3. Improved Position – This is the stage in which you develop and execute your strategy and tactics. Put your Capture Plan to the test. Learn how to influence the customer even more through marketing communications, opportunity focused advertising, RFI responses, white papers, sales calls, executive alignment, team development (teaming agreements) etc. Note that these and other activities all occur before the RFP is issued. Validation is essential. If the customer doesn’t think your strategy and tactics are appropriate and meaningful—then they are not. And remember, often the situation or circumstance changes and you must adjust your strategy and plans to align with the new environment.
4. Favored Position – At this point the customer knows you and your company, and is well aware, in fact convinced, that you’re the best choice. Your company and the customer have developed an excellent, undeniable rapport. You have achieved the coveted trusted advisor status. The customer is cognizant of the other vendors seeking to win their business, but they favor your company. You are in a good place. It took much planning, strategizing and laser-focused execution. Now, you simply repeat the goodwill that you have already established until the RFP is released. Then apply all the learnings gained throughout the capture process: solid win themes, addressing hot buttons, and aligning customer issues with innovative, and relevant solutions. Present a compelling proposition and ask for the business— and the answer will be—drum roll please—YES. Chalk up another one in the “W” column!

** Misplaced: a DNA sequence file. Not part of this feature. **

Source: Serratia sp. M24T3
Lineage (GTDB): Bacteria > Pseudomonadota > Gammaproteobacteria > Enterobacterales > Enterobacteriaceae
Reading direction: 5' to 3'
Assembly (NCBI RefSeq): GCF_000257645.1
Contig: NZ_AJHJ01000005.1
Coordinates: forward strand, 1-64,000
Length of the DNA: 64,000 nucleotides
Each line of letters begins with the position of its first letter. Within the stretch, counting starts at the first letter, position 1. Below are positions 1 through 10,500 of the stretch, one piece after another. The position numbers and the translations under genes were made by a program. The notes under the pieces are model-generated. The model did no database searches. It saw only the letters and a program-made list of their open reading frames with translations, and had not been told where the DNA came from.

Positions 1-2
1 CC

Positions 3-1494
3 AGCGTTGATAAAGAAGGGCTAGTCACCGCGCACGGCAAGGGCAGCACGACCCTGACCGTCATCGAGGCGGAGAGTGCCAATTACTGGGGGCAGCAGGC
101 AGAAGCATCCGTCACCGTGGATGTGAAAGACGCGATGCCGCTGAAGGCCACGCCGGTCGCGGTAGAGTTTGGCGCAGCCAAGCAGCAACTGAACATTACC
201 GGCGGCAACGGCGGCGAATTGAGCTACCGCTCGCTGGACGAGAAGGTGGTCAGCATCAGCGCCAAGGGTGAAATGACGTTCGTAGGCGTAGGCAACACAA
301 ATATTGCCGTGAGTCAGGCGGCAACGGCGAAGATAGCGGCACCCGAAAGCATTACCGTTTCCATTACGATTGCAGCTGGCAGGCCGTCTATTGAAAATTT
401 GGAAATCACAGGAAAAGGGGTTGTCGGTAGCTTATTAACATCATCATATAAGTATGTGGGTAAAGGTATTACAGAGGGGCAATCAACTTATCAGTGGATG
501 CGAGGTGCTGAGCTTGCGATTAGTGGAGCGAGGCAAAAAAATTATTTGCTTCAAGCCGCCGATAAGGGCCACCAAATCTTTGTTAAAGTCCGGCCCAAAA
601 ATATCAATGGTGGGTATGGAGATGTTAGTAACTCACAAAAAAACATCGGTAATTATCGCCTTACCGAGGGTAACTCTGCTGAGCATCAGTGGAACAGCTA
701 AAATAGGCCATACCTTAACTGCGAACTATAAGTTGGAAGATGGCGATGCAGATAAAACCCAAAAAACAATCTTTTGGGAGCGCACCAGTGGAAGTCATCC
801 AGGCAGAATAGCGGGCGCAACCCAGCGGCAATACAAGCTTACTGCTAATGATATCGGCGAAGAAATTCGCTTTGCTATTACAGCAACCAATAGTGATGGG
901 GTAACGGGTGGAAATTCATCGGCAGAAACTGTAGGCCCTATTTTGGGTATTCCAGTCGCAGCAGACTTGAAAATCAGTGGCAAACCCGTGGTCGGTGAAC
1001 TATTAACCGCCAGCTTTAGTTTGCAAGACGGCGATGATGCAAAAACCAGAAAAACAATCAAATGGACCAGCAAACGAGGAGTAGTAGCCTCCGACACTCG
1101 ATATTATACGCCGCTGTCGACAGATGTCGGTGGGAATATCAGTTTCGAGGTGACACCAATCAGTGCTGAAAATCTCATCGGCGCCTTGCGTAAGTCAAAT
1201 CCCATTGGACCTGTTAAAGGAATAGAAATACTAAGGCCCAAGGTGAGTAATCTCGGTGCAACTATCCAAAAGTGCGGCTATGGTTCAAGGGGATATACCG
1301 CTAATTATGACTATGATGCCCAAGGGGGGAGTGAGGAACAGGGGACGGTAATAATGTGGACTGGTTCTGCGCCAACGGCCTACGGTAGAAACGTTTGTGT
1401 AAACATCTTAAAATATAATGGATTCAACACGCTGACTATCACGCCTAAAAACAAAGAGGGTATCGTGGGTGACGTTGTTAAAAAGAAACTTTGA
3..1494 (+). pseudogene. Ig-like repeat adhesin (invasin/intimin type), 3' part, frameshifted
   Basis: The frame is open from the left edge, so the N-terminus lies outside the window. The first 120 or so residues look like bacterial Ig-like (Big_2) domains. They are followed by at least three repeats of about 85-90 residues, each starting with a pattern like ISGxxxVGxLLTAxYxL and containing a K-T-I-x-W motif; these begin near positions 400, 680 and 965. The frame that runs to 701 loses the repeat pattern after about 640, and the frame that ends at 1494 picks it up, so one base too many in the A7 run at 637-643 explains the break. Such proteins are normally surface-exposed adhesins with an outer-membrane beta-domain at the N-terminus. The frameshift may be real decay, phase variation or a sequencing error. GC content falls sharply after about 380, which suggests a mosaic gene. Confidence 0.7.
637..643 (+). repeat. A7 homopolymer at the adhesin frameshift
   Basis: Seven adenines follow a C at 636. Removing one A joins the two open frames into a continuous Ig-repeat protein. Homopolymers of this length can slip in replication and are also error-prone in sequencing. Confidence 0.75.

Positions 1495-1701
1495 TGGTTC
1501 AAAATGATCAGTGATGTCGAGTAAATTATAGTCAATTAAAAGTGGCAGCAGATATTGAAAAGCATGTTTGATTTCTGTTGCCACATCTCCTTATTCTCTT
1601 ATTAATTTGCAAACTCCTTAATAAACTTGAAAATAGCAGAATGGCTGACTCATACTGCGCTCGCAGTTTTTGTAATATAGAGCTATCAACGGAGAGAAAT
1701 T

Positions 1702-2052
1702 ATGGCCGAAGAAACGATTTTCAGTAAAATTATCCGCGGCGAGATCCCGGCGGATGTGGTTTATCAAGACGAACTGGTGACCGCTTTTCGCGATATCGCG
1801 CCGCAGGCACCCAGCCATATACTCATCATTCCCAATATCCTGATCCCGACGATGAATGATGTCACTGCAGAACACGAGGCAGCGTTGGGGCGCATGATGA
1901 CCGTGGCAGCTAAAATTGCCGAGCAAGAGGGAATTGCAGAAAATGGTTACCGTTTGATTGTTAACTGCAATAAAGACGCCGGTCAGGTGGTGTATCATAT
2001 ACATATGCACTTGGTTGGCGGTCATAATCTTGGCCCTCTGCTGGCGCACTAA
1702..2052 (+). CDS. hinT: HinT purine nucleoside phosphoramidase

In both scenarios—marriage and business, the lion’s share of the effort occurs well before the proposal.
Can you imagine meeting someone—without taking any time to get to know each other better—and then suddenly, they propose marriage? The answer will be a resounding NO followed by running as fast as you can in other direction. How then, given the similarities to a marriage proposal, can companies expect a customer to accept their proposal as a winner when they have not taken the time to earn the business? As your company seeks opportunities in the next 18 to 24 months, the smart move, the one that leads to the win, is to start the capture process now. Investment of time, financial and human capital will pay huge dividends later.
Alan L. Lewis, CP APMP, is the Senior Proposal Manager at Envistacom, LLC. He has more than 25 years of pursuit management, process development and improvement, and marketing communications experience in the public and private sectors. Alan can be reached at firstname.lastname@example.org.